Re-using scenarios in strategy
“Scenarios are the most powerful vehicles I know for challenging our mental models about the world and lifting he blinkers that limit our creativity and resourcefulness” Peter Schwartz
The Strategic Foresight method that is most widely taught in Business and Management Schools is scenario planning or scenario thinking. In this module we explore when and how to build and use scenarios as part of a Strategic Foresight toolkit. It is largely self contained but assumes a knowledge of environmental/horizon scanning. It covers some of the well known examples of scenario thinking in action as well as many other examples. It is an extensively updated and extended version of a brief that appeared in “Business: the ultimate resource”, ISBN 978-1-4081-2811-4.
What is scenario thinking? Scenarios as models of future worlds
Scenario thinking creates possible future outcomes (scenarios) to improve the quality of decision-making. One of the best definitions of scenarios is by Michael Porter:
“an internally consistent view of what the future might be, not a forecast but one possible future outcome”.
At a time of volatility and change, managers need to be able to step out of their current framework and imagine future worlds – which may arrive sooner than expected.
But some organisations feel that they do not have the capability to develop scenarios, for instance because they are not sure what questions to ask, or because they do not feel confident of their expertise outside their operational domain. In these cases, using existing scenarios is really useful.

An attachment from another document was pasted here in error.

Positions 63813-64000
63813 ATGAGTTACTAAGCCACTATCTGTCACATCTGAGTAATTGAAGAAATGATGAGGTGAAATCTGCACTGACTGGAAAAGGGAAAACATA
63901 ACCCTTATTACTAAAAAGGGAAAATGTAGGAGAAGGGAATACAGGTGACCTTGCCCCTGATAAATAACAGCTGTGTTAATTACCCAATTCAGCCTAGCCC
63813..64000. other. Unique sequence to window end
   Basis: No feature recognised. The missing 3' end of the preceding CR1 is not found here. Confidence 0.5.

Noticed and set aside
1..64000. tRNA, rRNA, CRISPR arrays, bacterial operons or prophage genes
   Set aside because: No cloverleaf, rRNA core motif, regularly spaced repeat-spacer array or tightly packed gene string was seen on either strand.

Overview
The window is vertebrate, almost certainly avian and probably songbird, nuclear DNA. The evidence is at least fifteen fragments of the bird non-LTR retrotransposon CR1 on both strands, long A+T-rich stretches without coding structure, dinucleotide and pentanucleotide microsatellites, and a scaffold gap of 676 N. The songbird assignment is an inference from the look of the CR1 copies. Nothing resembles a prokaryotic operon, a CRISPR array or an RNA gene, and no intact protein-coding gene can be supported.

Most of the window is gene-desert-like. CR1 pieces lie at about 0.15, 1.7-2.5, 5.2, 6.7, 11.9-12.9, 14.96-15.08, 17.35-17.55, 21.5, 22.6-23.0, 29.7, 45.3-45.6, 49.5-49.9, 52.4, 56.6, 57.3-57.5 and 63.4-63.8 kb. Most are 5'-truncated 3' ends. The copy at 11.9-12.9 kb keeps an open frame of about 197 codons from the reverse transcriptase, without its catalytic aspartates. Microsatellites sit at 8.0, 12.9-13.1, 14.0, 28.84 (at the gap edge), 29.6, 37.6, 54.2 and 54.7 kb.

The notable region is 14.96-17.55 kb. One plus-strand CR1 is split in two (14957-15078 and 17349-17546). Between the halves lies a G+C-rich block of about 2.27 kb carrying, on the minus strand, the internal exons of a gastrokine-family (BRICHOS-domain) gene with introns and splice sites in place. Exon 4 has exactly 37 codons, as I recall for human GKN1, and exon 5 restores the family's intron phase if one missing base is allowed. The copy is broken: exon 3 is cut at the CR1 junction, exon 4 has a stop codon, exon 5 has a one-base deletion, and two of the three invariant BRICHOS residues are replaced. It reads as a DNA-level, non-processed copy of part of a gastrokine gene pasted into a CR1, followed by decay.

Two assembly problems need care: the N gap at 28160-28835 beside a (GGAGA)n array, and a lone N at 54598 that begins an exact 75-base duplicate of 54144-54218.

Why use existing scenarios?
Using pre-existing scenarios as a basis for work in an organisation makes a lot of sense under some circumstances. For example
- Where the external environment is a dominant factor, e.g. the economy, then using scenarios based on economic futures to frame a discussion of implications for different parts of the organisation can be helpful
- Where the intention is to introduce scenario thinking to a group of people for the first time, it is often useful to use external “reputable” scenarios to allay suspicion of the provenance
- Where an organisation has developed scenarios already – for instance with an internal task force – and business units or functions need to explore the implications for their functions and roles.
Sources of scenarios
There are many well-established global and national organisations that undertake scenario studies on a regular basis, for instance
- Shell – related to energy – shell.com
- World Economic Forum – global and regional scenarios – http://www3.weforum.org
- Chatham House – https://www.chathamhouse.org
The scenarios below have been used across industry sectors and geographies:
- UK 2020 scenarios (the framework is useful globally and beyond 2020, though long in the tooth, these have a useful structure and detail) samiconsulting.co.uk/7Foresight_Futures_2020.pdf
- In Safe Hands? FS to 2050, samiconsulting.co.uk/5insafehands.pdf
An up-to-date list and links are maintained on the Unlocking Foresight Know How web site, www.unlockingforesight.org.
How to use existing scenarios
Existing scenarios are best explored in workshop mode. They need to be briefed as “fairy stories” which have been useful to other groups in developing their thinking. It is important that these workshops are held off-site to signal “different”, and that the participants have the opportunity to think themselves into the scenarios through sharing among the group members. A two-day format is good to allow reflection and absorption time; so residential workshops work better than non-residential.
More can be found in our scenario primer, www.samiconsulting.co.uk/4scenario%20planning%20%20a%20primer.pdf
Written by Gill Ringland, SAMI Fellow and CEO.
The views expressed are those of the author and not necessarily of SAMI Consulting.